Please continue with coffee discussions here that were going on at this old thread;
North Central Vietnam has already been hit by 4 named tropical cyclones just since October: Linfa, Ofal, Molave, and Goni, which have lead to massive flooding.
But this evening, TS Etau is doing something different as it is landfalling further south in south Central Vietnam. What's the significance of this for coffee? That's where the heart of it is:
So, the other 4 storms had the bulk of their impact north of most of the main Robusta. But TS Etau was aiming right for the heart of it per this radar loop from ~6 hours ago:
Here's the forecast track from when it was still offshore, which takes it all the way through the heart of Robusta territory tonight and tomorrow:
The expected main effect from Etau is very heavy rain, not wind. Though they have yet to be hit headon by any tropical system this season with the heaviest rain north of there, even the main Robusta areas have still had above to well above normal rainfall the last 30 days from the outskirts of the other storms as well as the monsoon pattern:
So, heavy rain is the last thing they need now, especially with this being early in the harvest season.
12Z 11/9/20 Euro 48 hour rainfall: worst of it for main Robusta coffee areas PM of Mon 11/9 through AM of Tue 11/10, which is the same as most of the day Tue 11/10 Vietnam time:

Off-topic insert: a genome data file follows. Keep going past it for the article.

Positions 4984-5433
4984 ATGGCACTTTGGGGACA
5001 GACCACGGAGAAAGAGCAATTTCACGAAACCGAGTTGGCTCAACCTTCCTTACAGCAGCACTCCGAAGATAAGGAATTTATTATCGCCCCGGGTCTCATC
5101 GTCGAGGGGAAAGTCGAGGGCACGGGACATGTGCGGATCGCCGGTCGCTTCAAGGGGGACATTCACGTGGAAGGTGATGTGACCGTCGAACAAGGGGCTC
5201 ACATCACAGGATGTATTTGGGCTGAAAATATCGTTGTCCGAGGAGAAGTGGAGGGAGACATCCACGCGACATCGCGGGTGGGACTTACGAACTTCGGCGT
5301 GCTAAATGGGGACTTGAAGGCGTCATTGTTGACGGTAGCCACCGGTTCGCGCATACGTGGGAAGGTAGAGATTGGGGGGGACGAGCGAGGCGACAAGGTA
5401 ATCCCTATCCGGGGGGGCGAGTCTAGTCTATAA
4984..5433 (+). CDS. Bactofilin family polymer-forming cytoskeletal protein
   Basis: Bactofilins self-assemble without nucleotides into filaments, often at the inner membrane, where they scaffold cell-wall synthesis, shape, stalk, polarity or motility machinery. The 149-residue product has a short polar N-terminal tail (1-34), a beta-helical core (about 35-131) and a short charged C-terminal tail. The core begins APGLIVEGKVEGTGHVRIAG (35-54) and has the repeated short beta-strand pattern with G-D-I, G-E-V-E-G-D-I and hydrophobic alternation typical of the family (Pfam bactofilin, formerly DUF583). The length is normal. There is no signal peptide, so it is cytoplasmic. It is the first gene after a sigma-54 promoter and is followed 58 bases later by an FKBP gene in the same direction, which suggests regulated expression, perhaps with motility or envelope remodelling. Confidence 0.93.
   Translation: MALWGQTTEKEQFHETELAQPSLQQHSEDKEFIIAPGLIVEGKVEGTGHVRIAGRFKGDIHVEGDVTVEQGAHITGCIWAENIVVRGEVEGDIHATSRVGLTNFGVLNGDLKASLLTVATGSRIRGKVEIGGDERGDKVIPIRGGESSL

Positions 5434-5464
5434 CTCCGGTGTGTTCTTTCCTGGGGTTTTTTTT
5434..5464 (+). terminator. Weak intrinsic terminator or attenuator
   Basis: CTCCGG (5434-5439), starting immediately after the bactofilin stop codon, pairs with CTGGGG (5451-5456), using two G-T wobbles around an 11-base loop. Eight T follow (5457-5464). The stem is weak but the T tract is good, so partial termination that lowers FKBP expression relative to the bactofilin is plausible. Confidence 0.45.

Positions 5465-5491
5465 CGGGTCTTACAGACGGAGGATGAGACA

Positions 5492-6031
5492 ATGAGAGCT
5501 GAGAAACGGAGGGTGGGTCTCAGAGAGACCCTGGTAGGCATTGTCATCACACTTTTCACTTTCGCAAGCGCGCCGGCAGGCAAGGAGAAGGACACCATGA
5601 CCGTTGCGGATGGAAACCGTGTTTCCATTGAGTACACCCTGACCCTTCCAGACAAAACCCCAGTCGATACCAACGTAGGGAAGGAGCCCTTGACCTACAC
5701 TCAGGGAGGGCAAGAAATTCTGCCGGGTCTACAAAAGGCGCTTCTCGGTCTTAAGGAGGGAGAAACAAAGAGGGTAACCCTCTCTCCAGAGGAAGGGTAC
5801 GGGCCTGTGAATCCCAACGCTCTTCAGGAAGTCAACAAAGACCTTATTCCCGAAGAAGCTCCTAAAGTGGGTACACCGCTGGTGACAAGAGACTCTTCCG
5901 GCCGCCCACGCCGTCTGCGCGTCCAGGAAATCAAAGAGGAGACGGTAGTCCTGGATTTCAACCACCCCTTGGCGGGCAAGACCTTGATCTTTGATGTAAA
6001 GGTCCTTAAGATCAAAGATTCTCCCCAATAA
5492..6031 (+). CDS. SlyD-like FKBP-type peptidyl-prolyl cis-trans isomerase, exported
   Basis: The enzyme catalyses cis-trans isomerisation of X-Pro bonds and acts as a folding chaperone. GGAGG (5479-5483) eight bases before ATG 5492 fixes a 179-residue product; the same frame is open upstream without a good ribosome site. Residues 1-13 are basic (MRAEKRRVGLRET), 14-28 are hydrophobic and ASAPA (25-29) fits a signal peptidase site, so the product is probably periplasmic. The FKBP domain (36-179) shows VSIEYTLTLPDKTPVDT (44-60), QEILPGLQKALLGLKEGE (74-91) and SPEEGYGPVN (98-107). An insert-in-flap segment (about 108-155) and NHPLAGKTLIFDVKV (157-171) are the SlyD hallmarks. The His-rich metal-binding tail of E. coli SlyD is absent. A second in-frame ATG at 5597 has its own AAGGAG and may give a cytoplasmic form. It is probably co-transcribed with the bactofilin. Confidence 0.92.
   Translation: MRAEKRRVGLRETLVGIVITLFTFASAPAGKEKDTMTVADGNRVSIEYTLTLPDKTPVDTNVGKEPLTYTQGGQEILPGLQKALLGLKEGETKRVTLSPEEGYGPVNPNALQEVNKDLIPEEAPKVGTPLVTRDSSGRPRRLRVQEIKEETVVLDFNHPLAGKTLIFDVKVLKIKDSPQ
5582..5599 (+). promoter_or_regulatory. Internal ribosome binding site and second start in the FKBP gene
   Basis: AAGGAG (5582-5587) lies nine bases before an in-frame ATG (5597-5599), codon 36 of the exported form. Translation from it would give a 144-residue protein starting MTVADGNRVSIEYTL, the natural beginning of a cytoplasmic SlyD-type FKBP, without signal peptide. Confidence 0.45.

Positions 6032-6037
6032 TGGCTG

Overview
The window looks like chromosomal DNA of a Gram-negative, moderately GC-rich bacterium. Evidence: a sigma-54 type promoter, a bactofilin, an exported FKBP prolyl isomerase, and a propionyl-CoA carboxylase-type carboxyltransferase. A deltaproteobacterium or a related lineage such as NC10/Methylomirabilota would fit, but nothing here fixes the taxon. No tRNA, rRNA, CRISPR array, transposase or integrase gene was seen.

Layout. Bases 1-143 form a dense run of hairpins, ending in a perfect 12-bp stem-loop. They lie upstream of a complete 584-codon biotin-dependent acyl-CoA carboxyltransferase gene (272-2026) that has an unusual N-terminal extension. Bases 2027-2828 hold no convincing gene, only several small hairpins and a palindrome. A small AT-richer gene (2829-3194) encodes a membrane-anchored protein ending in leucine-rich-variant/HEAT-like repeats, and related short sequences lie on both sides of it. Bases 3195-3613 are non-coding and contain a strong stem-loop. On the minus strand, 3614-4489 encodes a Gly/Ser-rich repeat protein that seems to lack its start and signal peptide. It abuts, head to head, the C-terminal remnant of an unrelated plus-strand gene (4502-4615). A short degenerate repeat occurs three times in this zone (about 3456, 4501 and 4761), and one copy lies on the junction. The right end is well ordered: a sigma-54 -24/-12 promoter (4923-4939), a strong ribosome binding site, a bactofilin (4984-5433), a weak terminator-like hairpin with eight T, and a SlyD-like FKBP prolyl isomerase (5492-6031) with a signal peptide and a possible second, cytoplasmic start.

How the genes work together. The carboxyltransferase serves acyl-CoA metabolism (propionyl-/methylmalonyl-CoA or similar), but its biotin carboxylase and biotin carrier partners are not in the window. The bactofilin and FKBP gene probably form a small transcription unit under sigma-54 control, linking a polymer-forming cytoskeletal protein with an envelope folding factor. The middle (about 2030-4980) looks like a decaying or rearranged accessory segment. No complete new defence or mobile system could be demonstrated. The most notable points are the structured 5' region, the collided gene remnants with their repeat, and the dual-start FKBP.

As a reminder, NY coffee prices are based on Arabica as opposed to the Robusta basis of the London market. However, there is some correlation between Robusta prices and Arabica prices. So, Arabica is not in a vacuum as regards Robusta.
I will comment more tomorrow hopefully and appreciate you keeping us so informed.
These were closing comments from Monday.
KC is dead today. Hardly any price movement.
Coffee Prices Settle Slightly Lower on Forecasts for Rain in Brazil by Barchart - Mon Nov 9, 2:01PM CST
Dec arabica coffee (KCZ20) on Monday closed down -0.10 (-0.09%). Jan ICE Robusta coffee (RMF21) closed down -3 (-0.22%).
Coffee prices on Monday settled slightly lower. Arabica coffee fell back from a 3-week high after Rural Clima forecasted as much as 50 mm of rain for Brazil’s coffee-growing areas this week.
Arabica initially rose to a 3-week high Monday on recent dryness in Brazil's coffee-growing regions. Data from Somar Meteorologia on Monday showed rain in Minas Gerais, Brazil's largest arabica coffee-growing region, measured 8.2 mm last week, or only 19% of the historical average. Coffee growing areas of Minas Gerais have faced above-average temperatures and a lack of significant rain in the past five months, which has depleted soil moisture levels and water resources for irrigation. The U.S. Climate Prediction Center on Sep 24 said a La Nina weather pattern has emerged in the Pacific Ocean, which could lead to below-average precipitation in Brazil in Q4.